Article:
Wildfire Risk: Human Perceptions and Management Implications

Front Cover
Wade E. Martin, Carol Raish, Brian M. Kent
Earthscan, 2008 - Business & Economics - 310 pages
"Wildfire Risk follows from an increasing awareness among fire experts that relying on fire behavior models from the physical sciences to design a risk management program is no longer sufficient -- and that simply increasing public knowledge related to wildfire hazard does not necessarily lead to appropriate risk reduction behaviors. Public land managers, property developers, landowners, and politicians must ask more about the social and psychological factors that motivate people to respond appropriately to risk. Thus far, the majority of research and applied work about human responses to wildfire mitigation has been directed toward individuals rather than communities. Drawing heavily upon health and risk communication, the contributors highlight the ways that communities and individuals respond to wildfire risk. They discuss how outreach and education can influence community and individual behavior, and they explore differences among ethnic/racial groups and between genders with regard to values, views, and attitudes about wildfire risk and management. They explore the role of public participation in each stage of wildfire risk assessment and mitigation, as well as in planning for evacuation and recovery after fire. Wildfire Risk concludes with a dedicated section on risk-modeling, with perspectives from the decision sciences, geography, operations research, psychology, experimental economics, and other social sciences." -- Publisher description.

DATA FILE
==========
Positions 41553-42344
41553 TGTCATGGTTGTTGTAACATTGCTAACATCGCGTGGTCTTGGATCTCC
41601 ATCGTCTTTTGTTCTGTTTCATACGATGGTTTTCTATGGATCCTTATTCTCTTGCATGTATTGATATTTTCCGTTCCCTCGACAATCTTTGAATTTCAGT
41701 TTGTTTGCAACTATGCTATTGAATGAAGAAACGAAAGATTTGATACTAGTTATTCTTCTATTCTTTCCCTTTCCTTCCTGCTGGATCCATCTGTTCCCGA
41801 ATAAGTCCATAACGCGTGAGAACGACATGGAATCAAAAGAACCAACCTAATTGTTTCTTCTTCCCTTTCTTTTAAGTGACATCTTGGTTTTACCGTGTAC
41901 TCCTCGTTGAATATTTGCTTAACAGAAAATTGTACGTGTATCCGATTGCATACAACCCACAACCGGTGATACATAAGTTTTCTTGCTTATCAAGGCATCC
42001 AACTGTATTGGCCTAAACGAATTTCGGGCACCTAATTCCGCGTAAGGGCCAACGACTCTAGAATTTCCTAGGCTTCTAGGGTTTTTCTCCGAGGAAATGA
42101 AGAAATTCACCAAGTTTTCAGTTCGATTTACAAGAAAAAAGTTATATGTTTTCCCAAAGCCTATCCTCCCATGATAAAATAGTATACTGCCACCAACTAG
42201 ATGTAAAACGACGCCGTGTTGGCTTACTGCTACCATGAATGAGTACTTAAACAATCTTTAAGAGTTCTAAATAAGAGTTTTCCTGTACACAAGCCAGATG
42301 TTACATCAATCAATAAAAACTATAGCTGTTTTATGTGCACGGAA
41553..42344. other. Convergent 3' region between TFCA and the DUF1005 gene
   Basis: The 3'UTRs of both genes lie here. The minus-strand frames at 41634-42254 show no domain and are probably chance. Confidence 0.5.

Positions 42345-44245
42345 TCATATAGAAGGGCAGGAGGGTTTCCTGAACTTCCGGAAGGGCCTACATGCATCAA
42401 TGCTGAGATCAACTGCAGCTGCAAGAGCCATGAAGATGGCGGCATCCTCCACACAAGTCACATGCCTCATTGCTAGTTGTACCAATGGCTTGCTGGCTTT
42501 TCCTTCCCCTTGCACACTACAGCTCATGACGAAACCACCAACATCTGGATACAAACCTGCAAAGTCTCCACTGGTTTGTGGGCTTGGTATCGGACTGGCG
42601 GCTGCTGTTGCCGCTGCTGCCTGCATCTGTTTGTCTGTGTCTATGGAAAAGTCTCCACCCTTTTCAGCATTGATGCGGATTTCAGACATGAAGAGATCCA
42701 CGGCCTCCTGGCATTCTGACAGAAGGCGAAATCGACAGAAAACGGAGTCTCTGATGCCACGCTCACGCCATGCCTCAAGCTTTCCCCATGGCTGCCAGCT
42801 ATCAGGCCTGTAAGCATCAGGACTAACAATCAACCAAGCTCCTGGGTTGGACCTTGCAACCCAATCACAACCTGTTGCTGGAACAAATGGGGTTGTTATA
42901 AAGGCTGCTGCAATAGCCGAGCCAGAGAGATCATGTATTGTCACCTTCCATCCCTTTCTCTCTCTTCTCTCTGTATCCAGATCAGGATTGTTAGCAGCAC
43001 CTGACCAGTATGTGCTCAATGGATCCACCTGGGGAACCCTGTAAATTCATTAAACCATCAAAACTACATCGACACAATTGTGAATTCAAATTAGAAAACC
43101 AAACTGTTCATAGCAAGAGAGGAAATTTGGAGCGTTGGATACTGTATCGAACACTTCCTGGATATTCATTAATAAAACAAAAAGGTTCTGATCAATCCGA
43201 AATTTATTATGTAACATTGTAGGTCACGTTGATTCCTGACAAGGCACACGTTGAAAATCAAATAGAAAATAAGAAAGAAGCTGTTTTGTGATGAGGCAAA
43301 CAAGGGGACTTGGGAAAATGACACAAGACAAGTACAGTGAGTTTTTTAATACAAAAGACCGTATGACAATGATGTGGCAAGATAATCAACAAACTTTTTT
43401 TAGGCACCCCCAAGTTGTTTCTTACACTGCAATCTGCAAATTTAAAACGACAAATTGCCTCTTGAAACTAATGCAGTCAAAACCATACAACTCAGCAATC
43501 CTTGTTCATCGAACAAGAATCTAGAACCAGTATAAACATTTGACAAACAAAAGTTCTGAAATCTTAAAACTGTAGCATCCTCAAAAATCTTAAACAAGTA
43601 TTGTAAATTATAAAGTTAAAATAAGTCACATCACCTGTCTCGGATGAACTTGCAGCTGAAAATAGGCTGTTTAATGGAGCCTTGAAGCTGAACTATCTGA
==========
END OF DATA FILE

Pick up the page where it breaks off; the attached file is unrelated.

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About the author (2008)

Wade E. Martin is a professor of economics at California State University, Long Beach, and is editor of the journal Contemporary Economic Policy. Carol Raish is a research social scientist at the USDA Forest Service's Rocky Mountain Research Station Albuquerque Lab. Brian Kent is project leader in Natural Resource Assessment and Analysis at the Rocky Mountain Research Station.

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